U.S. Supreme Court Considering Construction Contract Case
10/29/2013 | Construction Blog
It is admittedly rare for the United States Supreme Court to consider a case that implicates construction contracts directly. The Court, in its new term, has just heard oral argument on a construction contract issue that could have a far reaching impact on the construction industry though.
The case of Atlantic Marine Construction v. J-Crew Management, Inc., centers on the forum selection clause in the contract between the parties. Atlantic Marine included a clause in the contract which called for litigation of disputes relating to the construction of a military base in Texas in the Eastern District of Virginia. When a dispute arose between the two contractors, however, J-Crew brought suit in the Western District of Texas in contravention of the forum selection clause. The most convenient forum for the litigation was, in fact, Texas. The project was located there; and all the witnesses and almost all the evidence was also in that locale.
Texas state law contains provisions which strongly favor forum selection clauses. This seemed to weigh heavily in favor of the District Court honoring the contractual preference of the parties and moving the case to Virginia. The Court surprised the parties when it applied the familiar balancing test under Section 1404 and concluded that the case would stay in Texas. The Fifth Circuit affirmed saying that the Supreme Court’s decision in Stewart Organization, Inc. v. Ricoh Corp., required that the balancing test be done under Section 1404 when considering forum selection clauses and that the test weighed in favor of venue in Texas in this case.
The Supreme Court’s strong preferences in upholding arbitration clauses in more recent cases caused many to speculate they would favor enforcing the forum selection clause in this instance. However, decisions interpreting Stewart suggest repeatedly that the balancing test must be done and private choices must be kept in check by public considerations favoring efforts to make litigation easier and more efficient. Questions from the bench during argument offered little to suggest which way the Justices are leaning. On the one hand, much of the interrogation surrounded ease of litigation. On the other hand, a fair number of inquiries dealt with the long standing precedent that courts should be reluctant to overturn the decisions of private parties in a negotiated contract.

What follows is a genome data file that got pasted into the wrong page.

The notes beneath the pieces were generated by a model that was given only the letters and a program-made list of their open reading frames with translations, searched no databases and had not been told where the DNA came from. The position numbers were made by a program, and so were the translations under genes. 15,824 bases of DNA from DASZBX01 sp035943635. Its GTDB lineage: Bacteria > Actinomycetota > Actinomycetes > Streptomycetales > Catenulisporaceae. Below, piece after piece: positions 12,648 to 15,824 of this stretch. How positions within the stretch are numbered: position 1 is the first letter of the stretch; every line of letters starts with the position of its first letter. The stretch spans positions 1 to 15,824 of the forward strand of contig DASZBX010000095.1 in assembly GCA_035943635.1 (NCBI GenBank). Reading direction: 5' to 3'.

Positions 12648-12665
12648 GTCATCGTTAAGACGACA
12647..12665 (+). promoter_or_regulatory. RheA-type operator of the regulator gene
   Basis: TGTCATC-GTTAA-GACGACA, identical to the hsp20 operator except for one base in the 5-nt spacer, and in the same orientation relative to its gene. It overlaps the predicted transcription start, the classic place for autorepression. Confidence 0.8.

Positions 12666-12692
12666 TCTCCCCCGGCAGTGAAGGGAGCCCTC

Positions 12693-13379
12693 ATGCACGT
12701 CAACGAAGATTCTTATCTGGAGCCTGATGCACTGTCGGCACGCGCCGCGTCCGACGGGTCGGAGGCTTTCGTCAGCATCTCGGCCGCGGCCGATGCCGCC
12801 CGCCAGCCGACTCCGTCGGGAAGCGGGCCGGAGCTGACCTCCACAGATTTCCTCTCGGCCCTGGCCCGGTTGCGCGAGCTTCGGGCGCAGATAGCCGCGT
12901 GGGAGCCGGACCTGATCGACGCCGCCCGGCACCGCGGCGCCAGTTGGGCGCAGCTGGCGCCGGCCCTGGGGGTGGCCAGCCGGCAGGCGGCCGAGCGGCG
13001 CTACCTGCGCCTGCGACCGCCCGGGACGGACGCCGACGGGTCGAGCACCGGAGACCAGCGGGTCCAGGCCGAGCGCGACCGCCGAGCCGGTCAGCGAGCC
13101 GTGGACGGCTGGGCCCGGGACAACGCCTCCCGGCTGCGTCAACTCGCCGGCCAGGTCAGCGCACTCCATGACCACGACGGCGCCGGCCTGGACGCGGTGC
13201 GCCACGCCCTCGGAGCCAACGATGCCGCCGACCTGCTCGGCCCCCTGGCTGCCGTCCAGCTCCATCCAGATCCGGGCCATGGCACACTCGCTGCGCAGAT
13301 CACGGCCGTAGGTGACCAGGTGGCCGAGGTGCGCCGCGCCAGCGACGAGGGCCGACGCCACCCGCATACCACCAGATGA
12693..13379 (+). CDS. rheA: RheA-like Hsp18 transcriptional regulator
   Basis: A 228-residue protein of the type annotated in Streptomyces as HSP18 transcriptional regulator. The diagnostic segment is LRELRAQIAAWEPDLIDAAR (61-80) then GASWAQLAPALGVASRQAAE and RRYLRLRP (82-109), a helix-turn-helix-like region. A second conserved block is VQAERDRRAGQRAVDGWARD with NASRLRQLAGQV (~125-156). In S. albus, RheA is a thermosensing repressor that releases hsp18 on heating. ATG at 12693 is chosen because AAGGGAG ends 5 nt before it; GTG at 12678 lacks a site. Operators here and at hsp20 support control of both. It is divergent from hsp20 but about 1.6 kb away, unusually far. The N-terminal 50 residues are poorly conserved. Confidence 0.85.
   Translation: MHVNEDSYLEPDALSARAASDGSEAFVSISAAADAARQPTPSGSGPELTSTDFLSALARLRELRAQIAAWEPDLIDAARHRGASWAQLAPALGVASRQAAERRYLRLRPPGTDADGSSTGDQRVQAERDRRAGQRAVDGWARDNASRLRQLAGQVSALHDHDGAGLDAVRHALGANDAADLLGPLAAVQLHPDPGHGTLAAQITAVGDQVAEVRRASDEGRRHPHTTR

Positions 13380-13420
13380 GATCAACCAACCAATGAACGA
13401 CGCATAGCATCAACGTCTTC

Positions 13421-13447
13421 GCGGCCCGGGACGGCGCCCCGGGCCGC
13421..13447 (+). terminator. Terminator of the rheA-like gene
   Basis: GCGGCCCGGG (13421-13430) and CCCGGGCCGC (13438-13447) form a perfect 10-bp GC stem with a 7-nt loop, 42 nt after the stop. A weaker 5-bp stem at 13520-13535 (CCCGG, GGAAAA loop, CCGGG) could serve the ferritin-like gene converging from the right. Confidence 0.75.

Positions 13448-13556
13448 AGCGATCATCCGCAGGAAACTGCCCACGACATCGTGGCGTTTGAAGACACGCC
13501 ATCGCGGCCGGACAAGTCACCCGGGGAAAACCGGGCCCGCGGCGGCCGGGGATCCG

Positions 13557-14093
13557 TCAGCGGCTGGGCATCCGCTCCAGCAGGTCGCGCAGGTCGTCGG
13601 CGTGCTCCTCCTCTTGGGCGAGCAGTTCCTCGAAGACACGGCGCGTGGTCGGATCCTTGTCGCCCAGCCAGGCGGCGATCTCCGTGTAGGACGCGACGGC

This decision has implications for all aspects of the construction industry. In an increasingly national and international market, companies are required to go across jurisdictional lines to get work. The ability or inability to control litigation costs by dictating venue can impact a company’s capacity to take a project. If they might be required to litigate in a less convenient forum, the increased risk and related expense impacts the potential cost structure of the project. This, in turn, directly influences the decision to take the work or not.
The Court’s opinion on the matter is not due out for some time. An update will be provided when the case is decided.